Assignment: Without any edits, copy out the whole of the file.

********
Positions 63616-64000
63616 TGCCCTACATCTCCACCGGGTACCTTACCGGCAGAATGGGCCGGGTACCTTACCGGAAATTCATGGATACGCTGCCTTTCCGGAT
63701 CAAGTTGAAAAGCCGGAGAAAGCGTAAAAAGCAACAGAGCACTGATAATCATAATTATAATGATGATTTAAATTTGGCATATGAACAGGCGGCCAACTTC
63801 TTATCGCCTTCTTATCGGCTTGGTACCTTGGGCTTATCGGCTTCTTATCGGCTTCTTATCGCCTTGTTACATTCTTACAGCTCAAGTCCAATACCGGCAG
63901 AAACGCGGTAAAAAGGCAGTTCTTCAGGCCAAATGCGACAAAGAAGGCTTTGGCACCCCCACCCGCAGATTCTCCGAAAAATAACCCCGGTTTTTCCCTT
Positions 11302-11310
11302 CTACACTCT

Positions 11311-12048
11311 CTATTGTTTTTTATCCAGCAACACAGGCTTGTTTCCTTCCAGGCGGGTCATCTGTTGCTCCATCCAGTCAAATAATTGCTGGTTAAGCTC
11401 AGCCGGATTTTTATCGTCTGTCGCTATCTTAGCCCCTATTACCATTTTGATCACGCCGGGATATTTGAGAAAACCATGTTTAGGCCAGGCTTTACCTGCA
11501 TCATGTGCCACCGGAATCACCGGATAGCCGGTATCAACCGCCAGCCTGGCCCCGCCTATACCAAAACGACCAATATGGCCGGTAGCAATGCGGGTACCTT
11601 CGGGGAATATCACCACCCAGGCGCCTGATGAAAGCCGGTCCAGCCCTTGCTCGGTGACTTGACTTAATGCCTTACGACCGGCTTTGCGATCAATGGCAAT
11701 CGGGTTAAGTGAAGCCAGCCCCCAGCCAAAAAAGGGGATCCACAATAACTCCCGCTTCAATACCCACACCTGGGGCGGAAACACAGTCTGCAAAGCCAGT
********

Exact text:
Positions 63616-64000
63616 TGCCCTACATCTCCACCGGGTACCTTACCGGCAGAATGGGCCGGGTACCTTACCGGAAATTCATGGATACGCTGCCTTTCCGGAT
63701 CAAGTTGAAAAGCCGGAGAAAGCGTAAAAAGCAACAGAGCACTGATAATCATAATTATAATGATGATTTAAATTTGGCATATGAACAGGCGGCCAACTTC
63801 TTATCGCCTTCTTATCGGCTTGGTACCTTGGGCTTATCGGCTTCTTATCGGCTTCTTATCGCCTTGTTACATTCTTACAGCTCAAGTCCAATACCGGCAG
63901 AAACGCGGTAAAAAGGCAGTTCTTCAGGCCAAATGCGACAAAGAAGGCTTTGGCACCCCCACCCGCAGATTCTCCGAAAAATAACCCCGGTTTTTCCCTT
Positions 11302-11310
11302 CTACACTCT

Positions 11311-12048
11311 CTATTGTTTTTTATCCAGCAACACAGGCTTGTTTCCTTCCAGGCGGGTCATCTGTTGCTCCATCCAGTCAAATAATTGCTGGTTAAGCTC
11401 AGCCGGATTTTTATCGTCTGTCGCTATCTTAGCCCCTATTACCATTTTGATCACGCCGGGATATTTGAGAAAACCATGTTTAGGCCAGGCTTTACCTGCA
11501 TCATGTGCCACCGGAATCACCGGATAGCCGGTATCAACCGCCAGCCTGGCCCCGCCTATACCAAAACGACCAATATGGCCGGTAGCAATGCGGGTACCTT
11601 CGGGGAATATCACCACCCAGGCGCCTGATGAAAGCCGGTCCAGCCCTTGCTCGGTGACTTGACTTAATGCCTTACGACCGGCTTTGCGATCAATGGCAAT
11701 CGGGTTAAGTGAAGCCAGCCCCCAGCCAAAAAAGGGGATCCACAATAACTCCCGCTTCAATACCCACACCTGGGGCGGAAACACAGTCTGCAAAGCCAGT